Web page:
Day 178: More Mining SitesAugust 11, 2017 in Belgium
More world heritage sites today, all of it mining themed! First stop was another of the coalmines from the industrial era, a site called Le Grand Hornu. This site was a little odd - the old mine buildings were all constructed in grand neoclassical fashion, with lots of columns, archways and hemispherical porticos. We had a look around, but there wasn't an awful lot of the mining heritage still on display.
These days the site is used as a modern art museum and conference centre, so we had a look around at the current exhibition by a designer from Japan. Not quite what we expected to find in rural Belgium, some hyper-arty and modern furniture designs, but it was quite interesting!
Wrapped up filming and had lunch in the on-site restaurant, as there looked to be a paucity of options in the area. Food was quite good - I had a huge dish of mussels that I couldn't finish, while Shandos had a salmon tartare with salad.
Lunch finished, we set off for the third WHS in the area, a neolithic flint mine around the small town of Spiennes. These are a series of mine shafts dating from around 4500 BC - 3300 BC, discovered during the 19th century when a railway cutting was being dug. This was where neolithic peoples would come and mine flint, later shaping it into axes, knives and other tools.
Since it's in the middle of a large field, we had to walk a fair way from the car, and by the time we arrived we'd just missed the start of a tour. Normally you have to book for these things, but because the group wasn't full the nice lady at the entrance allowed me to join up (and she gave me a discount price as well). Shandos had to stay behind to mind Schnitzel, sadly, as he wasn't allowed inside.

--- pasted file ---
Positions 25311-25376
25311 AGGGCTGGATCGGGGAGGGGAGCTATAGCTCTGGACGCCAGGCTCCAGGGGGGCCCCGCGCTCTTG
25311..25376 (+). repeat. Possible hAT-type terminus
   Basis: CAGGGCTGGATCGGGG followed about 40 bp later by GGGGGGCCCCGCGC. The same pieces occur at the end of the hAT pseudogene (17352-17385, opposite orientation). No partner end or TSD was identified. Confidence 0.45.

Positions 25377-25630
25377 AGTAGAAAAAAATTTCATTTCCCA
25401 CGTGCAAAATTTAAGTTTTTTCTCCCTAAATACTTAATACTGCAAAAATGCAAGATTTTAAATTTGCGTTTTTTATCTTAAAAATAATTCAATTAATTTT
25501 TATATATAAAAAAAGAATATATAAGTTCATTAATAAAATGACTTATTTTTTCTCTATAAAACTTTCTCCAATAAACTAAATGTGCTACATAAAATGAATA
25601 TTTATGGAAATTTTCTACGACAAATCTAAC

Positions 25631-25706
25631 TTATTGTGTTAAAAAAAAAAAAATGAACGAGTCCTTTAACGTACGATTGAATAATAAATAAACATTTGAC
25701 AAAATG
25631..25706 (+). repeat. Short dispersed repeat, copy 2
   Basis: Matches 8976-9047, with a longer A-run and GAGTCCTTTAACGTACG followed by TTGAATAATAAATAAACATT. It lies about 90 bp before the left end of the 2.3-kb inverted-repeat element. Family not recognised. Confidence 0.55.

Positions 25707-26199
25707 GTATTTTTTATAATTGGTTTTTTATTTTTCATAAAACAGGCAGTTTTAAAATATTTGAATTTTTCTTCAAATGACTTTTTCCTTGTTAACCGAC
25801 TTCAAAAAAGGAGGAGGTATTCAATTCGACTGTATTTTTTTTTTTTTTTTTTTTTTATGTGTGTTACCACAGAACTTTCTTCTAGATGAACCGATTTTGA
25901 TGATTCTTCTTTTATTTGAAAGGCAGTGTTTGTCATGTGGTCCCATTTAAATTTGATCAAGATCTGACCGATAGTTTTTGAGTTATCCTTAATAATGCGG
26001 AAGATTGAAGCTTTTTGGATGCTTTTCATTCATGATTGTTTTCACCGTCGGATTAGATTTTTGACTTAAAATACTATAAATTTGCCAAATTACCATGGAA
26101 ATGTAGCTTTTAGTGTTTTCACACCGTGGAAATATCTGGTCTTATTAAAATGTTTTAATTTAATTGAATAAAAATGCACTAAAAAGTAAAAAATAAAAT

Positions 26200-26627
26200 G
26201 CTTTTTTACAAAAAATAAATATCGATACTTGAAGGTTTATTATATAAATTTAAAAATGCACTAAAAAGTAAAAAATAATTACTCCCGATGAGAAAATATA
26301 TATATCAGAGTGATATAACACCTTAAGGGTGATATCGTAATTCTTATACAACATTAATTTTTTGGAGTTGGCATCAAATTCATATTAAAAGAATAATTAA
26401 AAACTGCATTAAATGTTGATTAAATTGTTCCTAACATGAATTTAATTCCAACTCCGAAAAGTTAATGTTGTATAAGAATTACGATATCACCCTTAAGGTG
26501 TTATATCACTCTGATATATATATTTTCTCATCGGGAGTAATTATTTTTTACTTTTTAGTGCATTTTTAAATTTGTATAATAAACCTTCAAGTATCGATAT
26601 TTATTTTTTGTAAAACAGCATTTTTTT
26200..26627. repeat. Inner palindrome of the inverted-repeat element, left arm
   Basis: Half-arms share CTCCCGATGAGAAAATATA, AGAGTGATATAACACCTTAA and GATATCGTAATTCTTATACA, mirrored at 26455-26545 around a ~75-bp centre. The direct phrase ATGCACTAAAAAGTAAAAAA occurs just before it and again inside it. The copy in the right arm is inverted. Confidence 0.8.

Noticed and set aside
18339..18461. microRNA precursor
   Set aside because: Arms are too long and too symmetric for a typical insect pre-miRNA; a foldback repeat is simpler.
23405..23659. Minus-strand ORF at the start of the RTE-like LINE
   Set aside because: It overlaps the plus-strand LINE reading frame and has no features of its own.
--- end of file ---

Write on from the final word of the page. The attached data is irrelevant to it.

The best part of the tour was undoubtedly going down into the mines themselves - very tight and small, but surprisingly far under the surface! The neolithic peoples would dig their mine shafts to a depth of about 6 metres, hollow out a gallery to extract the flint, then once it was exhausted they'd fill it with rubble and dig a new shaft nearby.
It was great to go down there and see things with my own eyes, thinking about how they would have worked in darkness (no smoke residue on the walls from torches/fires), and how they were only digging at the chalk rocks with deer antlers and flint stones for tools. Yikes.
When we got back top side we had a look around the area - apparently on this hill of a few hundred acres, they've discovered evidence of over 10,000 mine shafts!! Only about 15 have been excavated, and they haven't found any sort of bones, just flint. Fascinating spot.
Finished off our filming and headed back to the hotel by 5pm. It's been quite nice to finish off early like this, gives us both time to unwind in the evening and either do something productive or just relax!Read more